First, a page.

c. Other evidence is disputed.
d. The wrong interpretation has been placed upon the facts.
e. The sanction imposed and/or the number of disciplinary points allotted is not in accordance with The MOT Testing Guide (6th Edition).
f. The penalty is not proportionate to the offence.
g. Cited formal warnings and/or previous short term cessation letters are disputed.
h. There are mitigating circumstances.
i. The intent to refuse is unreasonable.
j. The conditions imposed are unreasonable.
8. The venues for English and Welsh cases will normally be DVSA’s Offices in Bristol, Manchester and Leeds. Scottish cases will normally be heard in Edinburgh. The arrangements for (and the conduct of) the hearing will aim to create an appropriate atmosphere for discussion. For this reason, the parties will usually sit around a table.
Conduct of the Hearing.
9. The hearing will be held by a senior officer of the Appeals Teamwho will have a thorough knowledge of the MOT Service and the relevant procedures. The procedures will be fully explained to you at the start of, and throughout, the hearing.
10. The Appeals Officer will first set out the case as it appears from his reading of the papers, outlining what he considers are the main issues. In some cases this might take the form of an agenda. He will also indicate those matters on which further information is needed. This will not preclude you from referring to other aspects you consider to be relevant.
11. All evidence will have been disclosed beforehand so that you will have had time to understand it and it will not normally be necessary to read this out at the hearing. If further documents are made available at the hearing the Appeals Officer may ask or allow questions on any points which emerge which may need further information or clarification.
12. The hearing will take the form of a discussion which you or your representative will be invited to start. You may, if you wish, decline to do so. The parties will be encouraged to ask questions informally throughout the proceedings, subject only to the discussion being conducted in an orderly manner.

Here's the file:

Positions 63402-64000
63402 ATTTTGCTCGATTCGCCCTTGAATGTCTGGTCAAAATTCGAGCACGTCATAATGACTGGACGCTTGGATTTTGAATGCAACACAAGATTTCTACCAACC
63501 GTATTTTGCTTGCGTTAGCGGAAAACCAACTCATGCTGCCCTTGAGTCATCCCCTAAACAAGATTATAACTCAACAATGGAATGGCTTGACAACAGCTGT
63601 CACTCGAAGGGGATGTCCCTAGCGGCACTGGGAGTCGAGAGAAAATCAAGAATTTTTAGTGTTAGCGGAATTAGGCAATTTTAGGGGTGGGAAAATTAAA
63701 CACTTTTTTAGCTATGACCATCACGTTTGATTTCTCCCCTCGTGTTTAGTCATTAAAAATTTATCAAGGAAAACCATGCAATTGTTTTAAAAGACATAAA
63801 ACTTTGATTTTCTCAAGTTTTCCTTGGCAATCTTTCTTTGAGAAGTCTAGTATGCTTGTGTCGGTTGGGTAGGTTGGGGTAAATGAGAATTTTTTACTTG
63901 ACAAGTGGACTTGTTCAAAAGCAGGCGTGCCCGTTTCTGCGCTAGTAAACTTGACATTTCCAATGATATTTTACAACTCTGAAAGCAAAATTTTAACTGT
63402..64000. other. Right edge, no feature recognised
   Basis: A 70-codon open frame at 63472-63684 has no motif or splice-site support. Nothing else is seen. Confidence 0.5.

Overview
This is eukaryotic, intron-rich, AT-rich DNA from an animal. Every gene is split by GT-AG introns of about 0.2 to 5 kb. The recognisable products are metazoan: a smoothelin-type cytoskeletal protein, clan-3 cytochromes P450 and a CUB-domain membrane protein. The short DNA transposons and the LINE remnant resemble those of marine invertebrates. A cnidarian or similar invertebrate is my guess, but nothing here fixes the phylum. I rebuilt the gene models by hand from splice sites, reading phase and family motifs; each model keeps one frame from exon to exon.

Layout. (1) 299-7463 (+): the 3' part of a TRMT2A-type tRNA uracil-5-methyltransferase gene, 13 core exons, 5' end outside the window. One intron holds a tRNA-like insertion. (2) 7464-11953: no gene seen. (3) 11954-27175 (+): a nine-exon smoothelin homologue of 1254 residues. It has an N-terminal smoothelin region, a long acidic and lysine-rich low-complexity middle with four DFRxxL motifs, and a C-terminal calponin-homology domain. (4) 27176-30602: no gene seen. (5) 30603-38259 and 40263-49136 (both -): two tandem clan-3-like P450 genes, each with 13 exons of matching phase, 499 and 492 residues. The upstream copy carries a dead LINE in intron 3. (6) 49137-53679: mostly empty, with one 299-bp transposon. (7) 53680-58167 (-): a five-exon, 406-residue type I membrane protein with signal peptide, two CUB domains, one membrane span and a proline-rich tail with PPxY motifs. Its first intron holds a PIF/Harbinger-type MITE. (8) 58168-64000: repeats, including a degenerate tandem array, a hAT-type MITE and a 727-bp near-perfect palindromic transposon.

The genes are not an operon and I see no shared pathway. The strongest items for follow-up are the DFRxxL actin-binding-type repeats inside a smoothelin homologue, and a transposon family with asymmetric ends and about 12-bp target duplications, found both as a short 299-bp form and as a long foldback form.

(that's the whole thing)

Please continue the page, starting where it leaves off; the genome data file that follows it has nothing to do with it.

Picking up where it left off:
13. Cross-examination will not be permitted unless the Appeals Officer considers that crossexamination is required to ensure a thorough examination of the main issues. You will be given the opportunity to make any final comments before the hearing is closed.
14. If a hearing needs to be adjourned this will be at the discretion of the officer holding the hearing. If a date for the resumption of the hearing cannot be set at the time of the adjournment, the date will be notified to the appellant within 5 working days.
15. The Appeals Officer may close the proceedings if, at any time during the hearing, matters are in his judgement not progressing satisfactorily. The appeal will then be determined on the basis of any written representations submitted. Full reasons for the closure of the hearing will be given in the appeal decision letter.
16. A recording will be made of the hearing (audio only). A copy of the recording and a transcript will be available as evidence in the event of subsequent court proceedings.
17. Decisions will not be made at the hearing as they are made by DVSA’s Chief Executive on behalf of the Secretary of State. The administrative target for determining appeals after hearings will be the same as that for appeals determined by written representations, i.e. 95% of appeals to be determined within 5 weeks. In the case of written representations the target date is calculated from the date the written representations are received. The target date following a hearing will be calculated from the date of the hearing. The decision letter will be issued by the Appeals Section on the date the appeal is determined.
Notice of Cessation - Effective Date of Cessation
18. If you wish your case to be heard at a hearing you should bear in mind that it is unlikely that your appeal can be determined prior to the Notice of Cessation becoming effective. The date the Notice comes into effect cannot be deferred pending the outcome of the appeal. Whilst the Appeals Section will try to determine your appeal as quickly as possible, there may be a period during which you/your testing station must cease testing pending the determination of the appeal.